Is it hunger? Is it a growth spurt? or Is it a lack of nutrition? Especially now, after we've been through several lockdowns, we understand that we can't just keep giving our kids snack after snack!
I know it's hard to say no to their manipulative puppy dog eyes. But shouldn't there be a slight boundary for snacks...? If you've been asking yourself the same questions, have no fear - we've done all the hard work for you. Let's condense our findings down into a few good points that'll help you navigate your way around snacking.
Should babies under 12 months snack?
Babies under 12 months shouldn't need snacks (that's what milk is for), but it's important to keep track of what you're going to be snacking on because your baby's going to insist on having it too! Don't say we didn't warn you. So think about picking something that is nutrient-dense, as this will help both of you have a healthier day while keeping your energy levels up.
Should I say no to snacking altogether?
Snacks are important! According to Katja Rowell, a children's feeding specialist, kids need snacks because they have smaller stomachs and high energy needs. But feeding your children random biscuits, cakes, and crisps can have lasting implications on their dietary needs. Don't get me wrong, we shouldn't deprive our kids of the "Gooood Stuff" but we should definitely be considerate of the amounts they have. If we don't, things will quickly spiral into the development of picky eaters, loss of appetite, and a phobia of healthy food and eating habits!
How many and how often should I be giving my child snacks?
In the end, it's all about balance. "One to two sweet treats a day can help teach kids about balance and to not see sweets as forbidden foods that become even more alluring," says Kathy Isoldi, PhD. Keep in mind that If it’s been more than 3 hours since their last meal, or if they ate very little the last time you offered them a meal, those whinges may actually be because they're hungry. That's the perfect time to offer them a nutritious snack.
What should I do if my child always wants a sweet treat?
So, if you want to go back in time and change these habits for your family we've got four easy tips to get you going.
Observe: Look at the amount of unhealthy snacks you all consume in a day.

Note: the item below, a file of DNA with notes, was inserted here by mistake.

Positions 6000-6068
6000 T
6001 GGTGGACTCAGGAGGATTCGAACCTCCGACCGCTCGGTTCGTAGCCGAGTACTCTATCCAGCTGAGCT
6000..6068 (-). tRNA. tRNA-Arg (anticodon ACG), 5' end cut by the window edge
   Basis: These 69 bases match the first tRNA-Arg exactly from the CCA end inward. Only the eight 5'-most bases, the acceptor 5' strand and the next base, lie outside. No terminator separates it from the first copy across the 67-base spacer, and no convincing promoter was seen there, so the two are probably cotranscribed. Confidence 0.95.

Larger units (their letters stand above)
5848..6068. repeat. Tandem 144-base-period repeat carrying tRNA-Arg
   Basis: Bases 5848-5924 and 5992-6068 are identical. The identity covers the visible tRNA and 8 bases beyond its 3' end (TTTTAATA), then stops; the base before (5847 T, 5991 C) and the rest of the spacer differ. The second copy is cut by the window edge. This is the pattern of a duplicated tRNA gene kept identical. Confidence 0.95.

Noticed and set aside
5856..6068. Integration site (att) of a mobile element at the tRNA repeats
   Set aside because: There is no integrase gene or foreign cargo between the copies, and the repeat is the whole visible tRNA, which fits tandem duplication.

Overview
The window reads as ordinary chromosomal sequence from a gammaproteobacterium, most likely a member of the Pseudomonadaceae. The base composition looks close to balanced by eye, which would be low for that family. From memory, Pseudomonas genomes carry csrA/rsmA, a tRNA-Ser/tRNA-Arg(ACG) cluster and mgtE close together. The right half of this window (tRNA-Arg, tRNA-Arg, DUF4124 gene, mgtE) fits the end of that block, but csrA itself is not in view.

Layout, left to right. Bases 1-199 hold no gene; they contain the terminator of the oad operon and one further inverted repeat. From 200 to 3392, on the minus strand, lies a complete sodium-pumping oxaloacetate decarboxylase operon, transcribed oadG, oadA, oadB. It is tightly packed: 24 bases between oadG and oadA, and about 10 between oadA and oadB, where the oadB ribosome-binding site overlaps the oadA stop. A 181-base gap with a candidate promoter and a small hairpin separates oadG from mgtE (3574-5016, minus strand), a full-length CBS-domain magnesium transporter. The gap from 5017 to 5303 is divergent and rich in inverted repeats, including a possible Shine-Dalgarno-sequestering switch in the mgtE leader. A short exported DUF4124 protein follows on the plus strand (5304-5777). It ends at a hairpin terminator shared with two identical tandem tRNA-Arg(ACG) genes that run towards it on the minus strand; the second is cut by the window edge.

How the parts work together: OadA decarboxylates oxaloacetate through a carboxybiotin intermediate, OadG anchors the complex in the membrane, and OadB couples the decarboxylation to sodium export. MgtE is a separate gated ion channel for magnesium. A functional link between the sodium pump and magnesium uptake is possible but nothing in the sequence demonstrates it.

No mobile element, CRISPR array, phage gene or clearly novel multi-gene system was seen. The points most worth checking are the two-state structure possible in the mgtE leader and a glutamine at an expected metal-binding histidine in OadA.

Acknowledge: Understand the level of work that needs to be done to help you shift this behaviour of snacking.
Implement: Set yourself daily targets which refers to the number of snacks to have and then decrease them as you achieve your daily goals.
Swap: Go through all your cupboards and swap your unhealthy snacks for healthier alternatives. Nothing really beats fresh fruit and veg, but you may also consider homemade flapjacks, nut butter, and yoghurts. Be careful of any allergies before you begin to swap stuff out.
What can I be swapping my child's snacks with?
Plant-based and organic snacks for kids are flying off the shelves and here's why. They are full of natural flavours, nutrients and goodness. Look for snacks that are not processed, modified or artificial. Plus organic and plant-based snacks are better for the planet! So better start them off young!
When you introduce solids to your baby you're programming and building up their taste buds. In fact, what a child eats in its first 2 years informs its choices for life. Yikes. So it's important to introduce a wide and varied range of foods, to help your little one build a healthy relationship with food.
Offering too many snacks that are high in salts and sugars - particularly between mealtime - can affect your little one's appetite and keep your children from choosing fresh, nutritious options down the line. By introducing fresh, organic alternatives you are setting them up with a good example!
Organic doesn't have to be boring! Here are some of Mamamade's healthy organic bestsellers